The Ghost of Freedom: A History of the Caucasus available in Paperback
- Pub. Date:
- Oxford University Press
The Caucasus mountains rise at the intersection of Europe, Russia, and the Middle East. A land of astonishing natural beauty and a dizzying array of ancient cultures, the Caucasus for most of the twentieth century lay inside the Soviet Union, before movements of national liberation created newly independent countries and sparked the devastating war in Chechnya.
Combining riveting storytelling with insightful analysis, The Ghost of Freedom is the first general history of the modern Caucasus, stretching from the beginning of Russian imperial expansion up to the rise of new countries after the Soviet Union's collapse. In evocative and accessible prose, Charles King reveals how tsars, highlanders, revolutionaries, and adventurers have contributed to the fascinating history of this borderland, providing an indispensable guide to the complicated histories, politics, and cultures of this intriguing frontier. Based on new research in multiple languages, the book shows how the struggle for freedom in the mountains, hills, and plains of the Caucasus has been a perennial theme over the last two hundred yearsa struggle which has led to liberation as well as to new forms of captivity. The book sheds valuable light on the origins of modern disputes, including the ongoing war in Chechnya, conflicts in Georgia and Azerbaijan, and debates over oil from the Caspian Sea and its impact on world markets.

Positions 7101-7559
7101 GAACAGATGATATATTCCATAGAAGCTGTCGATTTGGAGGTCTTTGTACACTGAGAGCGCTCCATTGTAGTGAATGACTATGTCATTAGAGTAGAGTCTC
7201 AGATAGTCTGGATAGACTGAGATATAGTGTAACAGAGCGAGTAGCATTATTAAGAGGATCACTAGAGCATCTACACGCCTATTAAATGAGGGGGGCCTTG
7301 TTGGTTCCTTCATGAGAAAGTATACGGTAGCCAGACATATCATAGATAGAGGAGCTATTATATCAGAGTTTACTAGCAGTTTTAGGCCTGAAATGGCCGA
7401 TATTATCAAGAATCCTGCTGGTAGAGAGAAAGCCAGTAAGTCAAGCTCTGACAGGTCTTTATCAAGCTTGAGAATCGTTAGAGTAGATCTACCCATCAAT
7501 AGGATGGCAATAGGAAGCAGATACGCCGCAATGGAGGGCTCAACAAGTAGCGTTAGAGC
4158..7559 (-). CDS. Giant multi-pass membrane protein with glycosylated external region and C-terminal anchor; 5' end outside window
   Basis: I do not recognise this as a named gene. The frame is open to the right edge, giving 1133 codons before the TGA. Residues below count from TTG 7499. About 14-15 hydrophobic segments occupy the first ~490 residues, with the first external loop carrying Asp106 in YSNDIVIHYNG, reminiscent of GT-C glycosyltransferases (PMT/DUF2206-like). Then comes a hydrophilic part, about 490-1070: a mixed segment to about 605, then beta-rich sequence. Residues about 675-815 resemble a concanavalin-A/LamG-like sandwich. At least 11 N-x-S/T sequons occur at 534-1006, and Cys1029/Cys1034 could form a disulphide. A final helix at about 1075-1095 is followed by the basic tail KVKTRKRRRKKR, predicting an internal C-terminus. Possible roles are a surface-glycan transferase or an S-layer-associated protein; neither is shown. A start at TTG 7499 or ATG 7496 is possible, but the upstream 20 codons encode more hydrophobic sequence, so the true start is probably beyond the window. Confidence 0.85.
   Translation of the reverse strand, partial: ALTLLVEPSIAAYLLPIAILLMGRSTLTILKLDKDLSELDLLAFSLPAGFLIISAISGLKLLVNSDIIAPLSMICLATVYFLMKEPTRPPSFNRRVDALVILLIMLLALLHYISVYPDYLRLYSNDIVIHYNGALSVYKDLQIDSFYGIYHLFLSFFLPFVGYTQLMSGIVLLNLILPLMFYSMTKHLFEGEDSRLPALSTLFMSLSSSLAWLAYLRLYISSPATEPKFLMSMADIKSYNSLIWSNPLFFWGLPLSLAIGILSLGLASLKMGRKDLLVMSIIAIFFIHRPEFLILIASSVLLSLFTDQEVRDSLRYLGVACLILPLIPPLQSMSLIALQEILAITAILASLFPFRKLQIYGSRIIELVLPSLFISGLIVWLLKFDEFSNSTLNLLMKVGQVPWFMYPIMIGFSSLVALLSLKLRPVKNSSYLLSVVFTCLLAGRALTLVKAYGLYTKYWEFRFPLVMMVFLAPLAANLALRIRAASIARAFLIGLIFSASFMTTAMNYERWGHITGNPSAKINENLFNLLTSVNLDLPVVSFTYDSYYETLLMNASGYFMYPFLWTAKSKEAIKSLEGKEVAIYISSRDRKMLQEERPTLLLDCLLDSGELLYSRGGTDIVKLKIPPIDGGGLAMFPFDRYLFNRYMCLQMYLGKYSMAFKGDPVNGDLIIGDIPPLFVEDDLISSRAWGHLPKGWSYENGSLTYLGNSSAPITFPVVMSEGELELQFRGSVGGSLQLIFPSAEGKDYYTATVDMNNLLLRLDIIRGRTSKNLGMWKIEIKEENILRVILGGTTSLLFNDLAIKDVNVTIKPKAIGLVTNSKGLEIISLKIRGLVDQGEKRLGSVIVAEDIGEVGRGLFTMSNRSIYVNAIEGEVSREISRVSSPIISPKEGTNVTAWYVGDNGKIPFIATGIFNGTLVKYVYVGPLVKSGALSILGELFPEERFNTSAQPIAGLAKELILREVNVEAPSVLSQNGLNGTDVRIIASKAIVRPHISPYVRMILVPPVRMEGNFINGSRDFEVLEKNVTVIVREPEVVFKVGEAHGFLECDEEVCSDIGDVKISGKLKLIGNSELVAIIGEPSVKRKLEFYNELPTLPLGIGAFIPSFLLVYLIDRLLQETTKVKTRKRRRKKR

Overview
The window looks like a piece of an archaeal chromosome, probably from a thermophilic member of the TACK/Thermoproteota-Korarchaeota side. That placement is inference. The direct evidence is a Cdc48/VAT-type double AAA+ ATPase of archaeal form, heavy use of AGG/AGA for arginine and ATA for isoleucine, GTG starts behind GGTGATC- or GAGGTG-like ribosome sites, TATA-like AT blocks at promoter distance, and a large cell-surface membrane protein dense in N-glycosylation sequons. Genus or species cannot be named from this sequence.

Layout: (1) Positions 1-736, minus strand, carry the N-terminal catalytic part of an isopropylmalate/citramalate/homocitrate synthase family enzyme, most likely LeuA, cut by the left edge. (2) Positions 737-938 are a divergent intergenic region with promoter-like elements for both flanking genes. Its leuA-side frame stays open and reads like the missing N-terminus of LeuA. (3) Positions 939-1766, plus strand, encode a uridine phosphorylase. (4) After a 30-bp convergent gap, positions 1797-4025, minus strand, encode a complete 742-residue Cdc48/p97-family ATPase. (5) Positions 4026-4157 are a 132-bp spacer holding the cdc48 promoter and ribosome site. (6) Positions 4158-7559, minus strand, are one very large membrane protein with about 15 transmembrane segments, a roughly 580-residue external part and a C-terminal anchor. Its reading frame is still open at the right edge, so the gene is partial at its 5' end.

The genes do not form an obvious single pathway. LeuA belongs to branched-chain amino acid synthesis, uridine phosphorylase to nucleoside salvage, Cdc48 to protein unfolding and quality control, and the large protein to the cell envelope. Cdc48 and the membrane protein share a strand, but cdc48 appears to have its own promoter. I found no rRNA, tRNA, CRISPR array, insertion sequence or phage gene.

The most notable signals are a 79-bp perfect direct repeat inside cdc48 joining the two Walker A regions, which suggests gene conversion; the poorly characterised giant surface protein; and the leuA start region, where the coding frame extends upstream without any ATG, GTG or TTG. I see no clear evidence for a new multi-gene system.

Ranging from the salons of Russian writers to the circus sideshows of America, from the offices of European diplomats to the villages of Muslim mountaineers, The Ghost of Freedom paints a rich portrait of one of the world's most turbulent and least understood regions.
|Publisher:||Oxford University Press|
|Edition description:||New Edition|
|Product dimensions:||6.30(w) x 9.20(h) x 0.80(d)|
About the Author
Charles King is Ion Ratiu Professor of Romanian Studies, Professor of International Affairs, and Professor of Government at Georgetown University. He is the author of The Black Sea: A History and The Moldovans, and his writing has appeared in The Times Literary Supplement and Foreign Affairs.
Table of Contents
1. Empires and Boundaries
2. Rule and Resistance
3. The Imaginary Caucasus
4. Nations and Revolutions
5. Time of Troubles
Epilogue: Continental Shift